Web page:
Fintech across Africa is attracting more and more, the interest of investors and venture capitalists. This is because of the great wealth of opportunities that the sector is offering. With over two billion people on the planet unbanked, and over 60% of that figure coming from Africa alone, Ashlene Ramadan emphasizes that this represents singularly one of the biggest opportunities in fintech history for Africa. Through technology, many fintechs are driving the goal towards financial inclusion for people across the African continent, while seamlessly fulfilling people’s banking needs. This is what is exploding interest and funding across the fintech space in recent times, especially with African fintechs raising a total combined value of $800 million, as of May 2021, and projected to further raise over $2.8 billion in VC funding this year.
To cap this, South African fintech startup, Yoco has recently raised $83 million in Series C funding to scale offline and online offerings and expand to new markets. This funding round was led by Dragoneer Investment Group, with participation from Breyer Capital, HOF Capital, The Raba Partnership, 4DX Ventures, TO Ventures, Partech, Velocity Capital Fintech Ventures, Orange Ventures, and Quona Capital. There were also representations by current and former executives from global tech companies such as Coinbase, Revolut, Spotify, and Gojek.
Founded in 2014 by Katlego Maphai, Carl Wazen, Bradley Wattrus, and Lungisa Matshoba, Yoco is a platform that helps bridge the gap in payments services across South Africa by helping small businesses to accept card payments in-store and online, access loans and handle effectively their day-to-day business transactions. With many small businesses still struggling to accept card payments in their business transactions, Yoco was offering an easy and flexible platform and alternative for this to be done. The pandemic further served as a catalyst to an increase in the number of cashless payments and online commerce in South Africa and across the continent.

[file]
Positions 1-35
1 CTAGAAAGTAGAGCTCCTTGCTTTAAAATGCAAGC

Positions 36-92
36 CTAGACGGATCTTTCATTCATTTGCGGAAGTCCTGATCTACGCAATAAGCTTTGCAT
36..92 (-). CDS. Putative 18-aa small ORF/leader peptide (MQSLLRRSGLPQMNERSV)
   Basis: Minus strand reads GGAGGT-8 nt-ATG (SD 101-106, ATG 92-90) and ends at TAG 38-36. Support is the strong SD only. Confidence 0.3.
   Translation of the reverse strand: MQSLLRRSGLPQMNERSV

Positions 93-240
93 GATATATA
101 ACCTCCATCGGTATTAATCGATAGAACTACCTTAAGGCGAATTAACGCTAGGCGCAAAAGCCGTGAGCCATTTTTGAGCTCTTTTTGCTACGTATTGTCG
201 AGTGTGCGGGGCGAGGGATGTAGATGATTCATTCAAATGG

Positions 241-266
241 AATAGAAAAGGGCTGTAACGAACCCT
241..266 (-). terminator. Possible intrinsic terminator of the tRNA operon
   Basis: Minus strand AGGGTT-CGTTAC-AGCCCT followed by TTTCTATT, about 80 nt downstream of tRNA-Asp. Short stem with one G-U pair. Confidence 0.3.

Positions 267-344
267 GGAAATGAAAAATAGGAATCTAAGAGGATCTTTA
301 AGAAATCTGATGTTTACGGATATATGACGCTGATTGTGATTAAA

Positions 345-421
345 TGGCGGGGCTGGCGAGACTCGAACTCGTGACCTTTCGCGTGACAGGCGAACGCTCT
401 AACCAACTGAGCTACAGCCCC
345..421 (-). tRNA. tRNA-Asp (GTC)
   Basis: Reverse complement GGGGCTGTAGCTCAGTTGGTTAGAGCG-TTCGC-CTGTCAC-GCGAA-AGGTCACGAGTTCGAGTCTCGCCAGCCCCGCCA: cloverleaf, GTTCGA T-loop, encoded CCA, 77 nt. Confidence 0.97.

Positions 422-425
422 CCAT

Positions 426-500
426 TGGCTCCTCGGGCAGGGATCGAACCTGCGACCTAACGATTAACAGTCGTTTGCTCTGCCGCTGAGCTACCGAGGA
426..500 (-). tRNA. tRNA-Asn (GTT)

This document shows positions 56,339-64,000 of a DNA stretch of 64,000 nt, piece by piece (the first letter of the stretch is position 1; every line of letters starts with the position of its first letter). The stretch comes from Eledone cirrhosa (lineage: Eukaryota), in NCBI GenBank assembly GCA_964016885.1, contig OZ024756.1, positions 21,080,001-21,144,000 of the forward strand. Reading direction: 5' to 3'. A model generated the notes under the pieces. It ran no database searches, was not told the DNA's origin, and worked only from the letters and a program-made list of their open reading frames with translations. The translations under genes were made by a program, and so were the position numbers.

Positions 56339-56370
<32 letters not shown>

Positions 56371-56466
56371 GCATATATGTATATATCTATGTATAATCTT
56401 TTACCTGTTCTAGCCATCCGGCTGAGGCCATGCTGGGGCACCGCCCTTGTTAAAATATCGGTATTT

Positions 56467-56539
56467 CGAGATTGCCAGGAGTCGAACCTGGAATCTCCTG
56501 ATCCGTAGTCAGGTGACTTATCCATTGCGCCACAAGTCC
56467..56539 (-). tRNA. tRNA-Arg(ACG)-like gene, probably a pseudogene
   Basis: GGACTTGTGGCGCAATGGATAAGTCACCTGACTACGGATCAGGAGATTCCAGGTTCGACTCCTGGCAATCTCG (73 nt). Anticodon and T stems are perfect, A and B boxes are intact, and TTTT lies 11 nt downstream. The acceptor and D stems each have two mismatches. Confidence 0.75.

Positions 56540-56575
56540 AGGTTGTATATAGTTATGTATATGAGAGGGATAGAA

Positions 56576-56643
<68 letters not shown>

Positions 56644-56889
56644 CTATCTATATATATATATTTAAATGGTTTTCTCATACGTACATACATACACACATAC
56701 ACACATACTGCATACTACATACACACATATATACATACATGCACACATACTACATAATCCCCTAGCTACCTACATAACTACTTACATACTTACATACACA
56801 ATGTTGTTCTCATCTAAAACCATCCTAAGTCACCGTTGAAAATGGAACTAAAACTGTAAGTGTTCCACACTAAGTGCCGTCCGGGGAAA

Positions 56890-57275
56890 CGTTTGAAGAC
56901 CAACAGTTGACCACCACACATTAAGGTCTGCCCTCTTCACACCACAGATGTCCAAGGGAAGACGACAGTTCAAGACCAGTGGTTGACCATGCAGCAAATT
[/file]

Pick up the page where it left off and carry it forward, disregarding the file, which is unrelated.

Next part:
According to Trademark East Africa, more than 70 percent of businesses in Africa are either small or medium and are strong economic blocks for growth on the African continent. Yet over 90 percent of these businesses still transact in cash and are lacking in digital payment options to manage their teeming customers. As of this year, its number of merchants has grown to over 150,000 small businesses, with over a billion dollars in transactions yearly on the platform. The company is looking at expansion across Africa and into the Middle East, targeting the growth of its user base to over a million small businesses. These funds will be used to aid this expansion as well as help the startup branch into other forms of digital payments such as QR payments, mobile money, and electronic funds transfer (ETF).
The startup is growing massively, especially following the launch of its first standalone card machine late last year that works without a smart device or Bluetooth. The Yoco Neo, as it is called, comes equipped with a 24-hour battery, an in-built SIM card, and unlimited data, to enable payments and transactions and no dependence on power or Wi-Fi connections. With this new funding at its disposal, the startup would be looking to consolidate its presence in South Africa, while branching out into other parts of the continent and into the Middle East. It will be interesting to watch how the startup executes this mission while delivering on its goal of increase financial inclusion across Africa and other parts of the world.